A $1.2 million wireless communications system that relies mainly on Wi-Fi has been launched by the City of Bowling Green, Kentucky. The Wi-Fi network at this time links its fire trucks to its data center and will be expanded in the near future to include links to its police department and City inspectors.
The City indicated that it decided not to offer free public Wi-Fi service at the onset due to concerns that other U.S. cities have faced in setting up similar municipal Wi-Fi systems, and said that they wanted to create Wi-Fi that would serve the public interest first for safety without having to worry about how to fund a public access Wi-Fi network.
The Bowling Green, Kentucky Wi-Fi system uses outdoor mesh with Cisco Systems, Inc. hardware, along with Panasonic Toughbook wireless laptops in 12 of its fire trucks. Firefighters can access important data such as street maps and records while the trucks are on their way to the emergency scene and can retrieve data such as whether buildings contain hazardous materials without having to rely on someone in a remote office to research and then send them that information.
The City’s Wi-Fi system includes security to prevent outside access, and fiber-optic pathways for part of the backhaul to the data centers. Laptops will be added to police cars next, and then to City Inspectors and other officials who do auditing, inspections and interviews as part of their data collection.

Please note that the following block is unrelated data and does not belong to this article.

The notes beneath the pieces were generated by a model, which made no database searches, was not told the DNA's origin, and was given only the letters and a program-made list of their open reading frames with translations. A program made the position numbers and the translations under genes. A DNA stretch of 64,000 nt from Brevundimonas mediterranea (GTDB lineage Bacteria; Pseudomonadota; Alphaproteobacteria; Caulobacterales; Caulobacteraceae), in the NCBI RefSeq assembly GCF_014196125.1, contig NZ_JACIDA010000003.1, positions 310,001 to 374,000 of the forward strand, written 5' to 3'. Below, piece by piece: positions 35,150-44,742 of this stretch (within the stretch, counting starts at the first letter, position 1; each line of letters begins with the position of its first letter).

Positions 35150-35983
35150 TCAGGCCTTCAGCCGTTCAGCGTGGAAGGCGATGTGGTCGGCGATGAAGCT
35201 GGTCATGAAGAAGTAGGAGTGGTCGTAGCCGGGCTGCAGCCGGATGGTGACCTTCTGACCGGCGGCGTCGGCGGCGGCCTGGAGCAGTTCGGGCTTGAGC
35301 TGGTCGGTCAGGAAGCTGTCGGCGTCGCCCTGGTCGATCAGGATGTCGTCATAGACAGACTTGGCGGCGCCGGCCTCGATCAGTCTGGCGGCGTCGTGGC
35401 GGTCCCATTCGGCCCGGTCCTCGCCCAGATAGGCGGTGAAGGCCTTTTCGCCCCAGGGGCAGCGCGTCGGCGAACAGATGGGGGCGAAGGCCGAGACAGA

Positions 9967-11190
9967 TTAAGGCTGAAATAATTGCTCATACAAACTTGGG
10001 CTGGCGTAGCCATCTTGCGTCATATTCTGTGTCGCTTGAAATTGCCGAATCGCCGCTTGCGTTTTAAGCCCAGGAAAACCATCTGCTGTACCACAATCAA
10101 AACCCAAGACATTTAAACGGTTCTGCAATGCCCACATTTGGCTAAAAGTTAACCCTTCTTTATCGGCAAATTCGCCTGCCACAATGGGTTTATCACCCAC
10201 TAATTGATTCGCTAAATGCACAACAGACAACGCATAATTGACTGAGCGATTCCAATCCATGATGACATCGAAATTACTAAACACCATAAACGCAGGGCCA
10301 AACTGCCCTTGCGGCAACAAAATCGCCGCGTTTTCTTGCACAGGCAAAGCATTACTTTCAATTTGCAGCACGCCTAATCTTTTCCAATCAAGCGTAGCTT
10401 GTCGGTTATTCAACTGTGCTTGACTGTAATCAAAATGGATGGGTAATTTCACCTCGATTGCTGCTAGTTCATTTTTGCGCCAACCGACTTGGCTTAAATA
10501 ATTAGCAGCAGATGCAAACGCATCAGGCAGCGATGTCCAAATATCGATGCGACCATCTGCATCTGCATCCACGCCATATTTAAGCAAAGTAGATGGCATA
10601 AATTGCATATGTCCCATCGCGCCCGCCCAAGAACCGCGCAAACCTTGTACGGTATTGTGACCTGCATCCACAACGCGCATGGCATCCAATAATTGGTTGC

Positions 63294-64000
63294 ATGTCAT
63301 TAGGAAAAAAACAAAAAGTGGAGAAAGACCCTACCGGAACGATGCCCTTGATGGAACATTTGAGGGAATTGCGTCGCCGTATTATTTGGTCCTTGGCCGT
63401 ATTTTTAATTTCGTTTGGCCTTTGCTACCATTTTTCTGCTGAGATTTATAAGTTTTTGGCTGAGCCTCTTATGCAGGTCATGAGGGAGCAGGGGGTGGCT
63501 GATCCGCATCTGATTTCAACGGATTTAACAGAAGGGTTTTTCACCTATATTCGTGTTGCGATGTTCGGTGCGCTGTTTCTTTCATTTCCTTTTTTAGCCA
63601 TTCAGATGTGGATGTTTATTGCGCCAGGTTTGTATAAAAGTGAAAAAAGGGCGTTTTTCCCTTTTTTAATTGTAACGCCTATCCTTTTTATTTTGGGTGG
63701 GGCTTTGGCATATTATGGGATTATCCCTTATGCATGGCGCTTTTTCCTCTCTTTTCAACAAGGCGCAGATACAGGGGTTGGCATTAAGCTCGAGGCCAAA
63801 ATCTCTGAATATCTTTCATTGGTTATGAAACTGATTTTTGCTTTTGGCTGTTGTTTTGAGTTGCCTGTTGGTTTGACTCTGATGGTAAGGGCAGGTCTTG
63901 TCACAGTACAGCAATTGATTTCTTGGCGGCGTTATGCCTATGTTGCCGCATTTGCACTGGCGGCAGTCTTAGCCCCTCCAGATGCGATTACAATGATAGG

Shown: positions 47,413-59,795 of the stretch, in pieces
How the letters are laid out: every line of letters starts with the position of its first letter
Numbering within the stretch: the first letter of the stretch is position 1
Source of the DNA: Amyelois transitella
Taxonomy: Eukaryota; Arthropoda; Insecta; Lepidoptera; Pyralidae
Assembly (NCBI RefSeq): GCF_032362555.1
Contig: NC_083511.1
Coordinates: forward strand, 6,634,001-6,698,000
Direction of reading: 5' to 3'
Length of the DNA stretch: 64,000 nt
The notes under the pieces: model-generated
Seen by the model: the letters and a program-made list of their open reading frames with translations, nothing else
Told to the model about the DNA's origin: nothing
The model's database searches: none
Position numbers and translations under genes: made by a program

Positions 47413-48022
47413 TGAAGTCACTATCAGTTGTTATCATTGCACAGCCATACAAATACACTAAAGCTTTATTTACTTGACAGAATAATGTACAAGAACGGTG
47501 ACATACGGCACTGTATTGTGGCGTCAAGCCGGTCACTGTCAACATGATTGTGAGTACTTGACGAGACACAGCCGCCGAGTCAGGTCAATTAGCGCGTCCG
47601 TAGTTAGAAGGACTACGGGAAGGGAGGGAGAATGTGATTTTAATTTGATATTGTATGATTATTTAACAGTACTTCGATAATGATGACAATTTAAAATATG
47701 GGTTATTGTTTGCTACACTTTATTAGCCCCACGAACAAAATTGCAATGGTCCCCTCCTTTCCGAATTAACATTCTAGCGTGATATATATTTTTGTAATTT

And Cisco has just announced enhancements to its wireless access equipment by introducing 4.9-GHz radio interoperability between its 3200 wireless router and its model 1522 and 1524 modular radios, according to Cisco’s global industry solution manager for public safety and homeland security. The 4.9-GHz band is licensed by the U.S. Federal Communications Commission exclusively for public safety purposes, in contrast to Wi-Fi, which is unlicensed, potentially unsecured and accessible by anyone. Cisco’s hardware uses Internet Protocol and is interoperable with many systems. Interoperability is key to cities that are looking to link public safety, radio communications and systems to work together.
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